It is sobering to think that China’s Cultural Revolution was raging when the objects in the Schools Library Service were being acquired and used for teaching. Since no contemporary Chinese material was added to the collection, the items not only focus on a historical depiction of China, but also pander to a somewhat stereotypical perception of Chinese culture, as with the inclusion of shoes for bound feet and theatre masks, both pre-dating the revolution of 1912. While some of the items were not what they seemed and required further work to disentangle them from colonial narratives, others were of immediate relevance. The silk bridal jacket, for instance, stood out as ideally suited to complement a fine so-called ‘Manchu headdress’ in the Manchester Museum’s own collection.
The submission of expressions of interest were duly considered and we were delighted to learn that we had been successful in acquiring a significant number of the Chinese objects. The development of the Chinese Culture Gallery meant that these objects would be used in outreach work with Chinese communities in Manchester and for display. The objects were transferred in due course to Manchester Museum, but sadly, the COVID-19 pandemic subsequently impacted on the amount of engagement work we have so far been able to carry out with communities. However, through the Travelling Stories project, funded by Esmee Fairbairn Collections Fund and facilitated by Buxton Museum and Art Gallery, we have been able to use some of the material in a series of online intercultural engagement workshops, specifically working with Chinese students.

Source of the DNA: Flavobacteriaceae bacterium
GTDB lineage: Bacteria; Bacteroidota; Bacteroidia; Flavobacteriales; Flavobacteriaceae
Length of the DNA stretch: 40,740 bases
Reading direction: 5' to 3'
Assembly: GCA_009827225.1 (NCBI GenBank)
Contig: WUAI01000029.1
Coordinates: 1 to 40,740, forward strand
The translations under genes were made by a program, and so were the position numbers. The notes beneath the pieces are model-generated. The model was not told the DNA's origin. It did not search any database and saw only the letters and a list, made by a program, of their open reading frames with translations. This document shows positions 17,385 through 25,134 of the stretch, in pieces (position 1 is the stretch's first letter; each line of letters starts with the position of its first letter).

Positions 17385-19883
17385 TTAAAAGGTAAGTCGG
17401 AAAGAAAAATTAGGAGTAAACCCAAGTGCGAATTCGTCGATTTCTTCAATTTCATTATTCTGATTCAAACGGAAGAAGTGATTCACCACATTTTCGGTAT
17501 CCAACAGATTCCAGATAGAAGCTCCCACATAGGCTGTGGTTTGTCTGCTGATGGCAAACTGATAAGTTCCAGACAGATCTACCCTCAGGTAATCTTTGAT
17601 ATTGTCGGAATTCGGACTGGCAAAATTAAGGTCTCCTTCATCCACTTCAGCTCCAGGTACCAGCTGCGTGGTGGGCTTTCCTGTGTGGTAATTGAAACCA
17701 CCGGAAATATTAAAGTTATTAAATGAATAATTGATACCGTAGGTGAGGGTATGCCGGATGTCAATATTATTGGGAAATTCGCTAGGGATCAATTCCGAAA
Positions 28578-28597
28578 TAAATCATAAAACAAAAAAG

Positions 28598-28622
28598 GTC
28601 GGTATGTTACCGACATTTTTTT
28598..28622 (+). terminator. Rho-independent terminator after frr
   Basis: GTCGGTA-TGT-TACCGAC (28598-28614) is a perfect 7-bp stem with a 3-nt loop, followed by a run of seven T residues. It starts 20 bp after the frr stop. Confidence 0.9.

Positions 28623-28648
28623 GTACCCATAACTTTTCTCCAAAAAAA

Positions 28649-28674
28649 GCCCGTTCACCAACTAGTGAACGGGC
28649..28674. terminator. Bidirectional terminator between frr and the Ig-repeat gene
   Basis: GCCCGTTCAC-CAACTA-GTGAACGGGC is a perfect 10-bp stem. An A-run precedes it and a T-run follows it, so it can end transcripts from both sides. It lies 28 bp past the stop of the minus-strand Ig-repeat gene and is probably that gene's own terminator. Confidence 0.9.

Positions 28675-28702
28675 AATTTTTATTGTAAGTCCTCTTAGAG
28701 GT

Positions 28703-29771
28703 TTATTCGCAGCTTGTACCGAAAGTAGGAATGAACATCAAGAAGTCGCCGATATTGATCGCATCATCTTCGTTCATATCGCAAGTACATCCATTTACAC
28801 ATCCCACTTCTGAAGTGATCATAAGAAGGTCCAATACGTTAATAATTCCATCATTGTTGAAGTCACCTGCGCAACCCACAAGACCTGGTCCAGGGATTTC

The University of Manchester has the largest Chinese student population in Europe and the city has one of the largest Chinese populations in the UK. But the pandemic has proven challenging for many Chinese students; not only did lockdown leave some of them feeling socially marginalised, but others also suffered COVID-related racist verbal abuse. While our plans to connect with Chinese students pre-dated the pandemic, it felt even more important to reach out to them as we stared to plan virtual consultation activities. Dr Tiffany Leung, Counselling Psychologist and an Honorary Lecturer at the University of Manchester, and Naomi Kashiwagi created digital images of the Chinese objects and, using Padlet, were able to connect students with the objects virtually. Up to twenty students took part in the two intercultural engagement workshops. Through discussions around objects, we have learned a great deal in terms of understanding what the students were interested in and how they responded to the stories the objects told, not to mention the opportunity to find out their thoughts on how we should interpret the material in the forthcoming gallery.